Uses OpenStreetMap to create map visualisations, with in-house designers and cartographers to improve the data quality.
Allows users to overlay personal stories on maps.
Dubbed an Instagram service for maps, it uses OpenStreetMap data to let users create unique data visualisations
A database where the community can upload different sounds from cities around the world, overlay them on a map and access an online-sound archive.
Google Map Maker
A more basic tool, but allows users to overlay personal details over Google Maps and share them.
This traffic and navigation app, recently purchased by Google, is created by a community that contribute to a live online map showing traffic hotspots.
As global climate change becomes more evident, NASA’s satellite program for studying and monitoring our home planet becomes increasingly important. There are two key areas toward which NASA satellite measurements can contribute:
1. Monitoring changes in the Earth’s climate. Global climate change occurs slowly relative to weather and even to the change of seasons throughout the year. Changes known to be related to global climate change–increased atmospheric carbon dioxide and other greenhouse gases (including water vapor), sea level rise, and the melting of Arctic sea ice and the Greenland and Antarctic ice sheets–are so gradual that it takes many years, even decades, to characterize and quantify them.
Given that satellite missions typically last on the order of three to 10 years, NASA often needs to consider launching copies of some instruments, as current versions age and fail. Continuity in our satellite observations is important for maintaining long records of key climate indicators, such as those listed above. Having long and continuous records of these is critical for monitoring the effects of climate change, helping determine how we can best adapt to them, and assessing whether measures to limit its effects are working as expected.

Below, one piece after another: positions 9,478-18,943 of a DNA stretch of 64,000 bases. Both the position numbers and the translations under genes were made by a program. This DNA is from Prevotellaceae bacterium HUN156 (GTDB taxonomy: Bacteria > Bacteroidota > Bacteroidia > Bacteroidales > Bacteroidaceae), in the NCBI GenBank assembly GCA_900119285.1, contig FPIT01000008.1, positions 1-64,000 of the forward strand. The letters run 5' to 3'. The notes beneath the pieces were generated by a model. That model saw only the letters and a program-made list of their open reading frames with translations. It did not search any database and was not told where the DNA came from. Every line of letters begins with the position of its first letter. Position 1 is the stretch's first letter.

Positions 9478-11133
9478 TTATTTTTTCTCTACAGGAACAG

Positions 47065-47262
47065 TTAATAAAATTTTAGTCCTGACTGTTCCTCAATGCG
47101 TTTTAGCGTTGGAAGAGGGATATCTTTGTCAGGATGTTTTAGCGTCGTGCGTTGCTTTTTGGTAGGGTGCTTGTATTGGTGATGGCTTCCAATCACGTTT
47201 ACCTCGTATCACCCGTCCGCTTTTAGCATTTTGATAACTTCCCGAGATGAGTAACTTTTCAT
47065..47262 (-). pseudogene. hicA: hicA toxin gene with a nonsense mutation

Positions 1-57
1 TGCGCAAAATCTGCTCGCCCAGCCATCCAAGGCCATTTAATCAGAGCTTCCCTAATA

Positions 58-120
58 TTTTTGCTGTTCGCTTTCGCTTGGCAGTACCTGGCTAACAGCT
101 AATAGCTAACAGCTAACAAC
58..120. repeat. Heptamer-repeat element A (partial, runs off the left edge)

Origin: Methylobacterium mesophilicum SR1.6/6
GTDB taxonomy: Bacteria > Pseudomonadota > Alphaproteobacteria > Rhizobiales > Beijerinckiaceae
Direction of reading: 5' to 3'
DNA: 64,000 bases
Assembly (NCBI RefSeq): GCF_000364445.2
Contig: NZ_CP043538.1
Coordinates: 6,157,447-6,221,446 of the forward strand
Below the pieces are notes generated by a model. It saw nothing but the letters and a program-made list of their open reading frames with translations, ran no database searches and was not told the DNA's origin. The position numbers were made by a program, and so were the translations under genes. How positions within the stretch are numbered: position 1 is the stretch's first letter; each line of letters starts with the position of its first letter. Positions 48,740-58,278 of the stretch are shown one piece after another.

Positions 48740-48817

2. Improving our understanding of global climate change key processes. Simply monitoring some of the climate change indicators listed above doesn’t provide enough information for scientists to fully understand and characterize the problem and consequences.
For example, only observing sea level rise doesn’t illuminate all the key processes that might be involved in determining the rate at which it is rising; these include sea level rise, the melting of ice sheets and glaciers, warming of the ocean, the continents’ and shorelines’ slow response to ice sheet melting and sea level rise, etc. Similarly, it is critical to understand how water vapor and clouds respond to climate change, as these help determine the amount of future temperature warming that might be expected to result from increasing the amount of greenhouse gases in the atmosphere.
Knowing “how the Earth’s climate works” is vital to making projections of future warming and the associated impacts using very sophisticated computer models of the Earth’s climate. For such projections to be useful, they have to accurately represent the Earth’s climate system.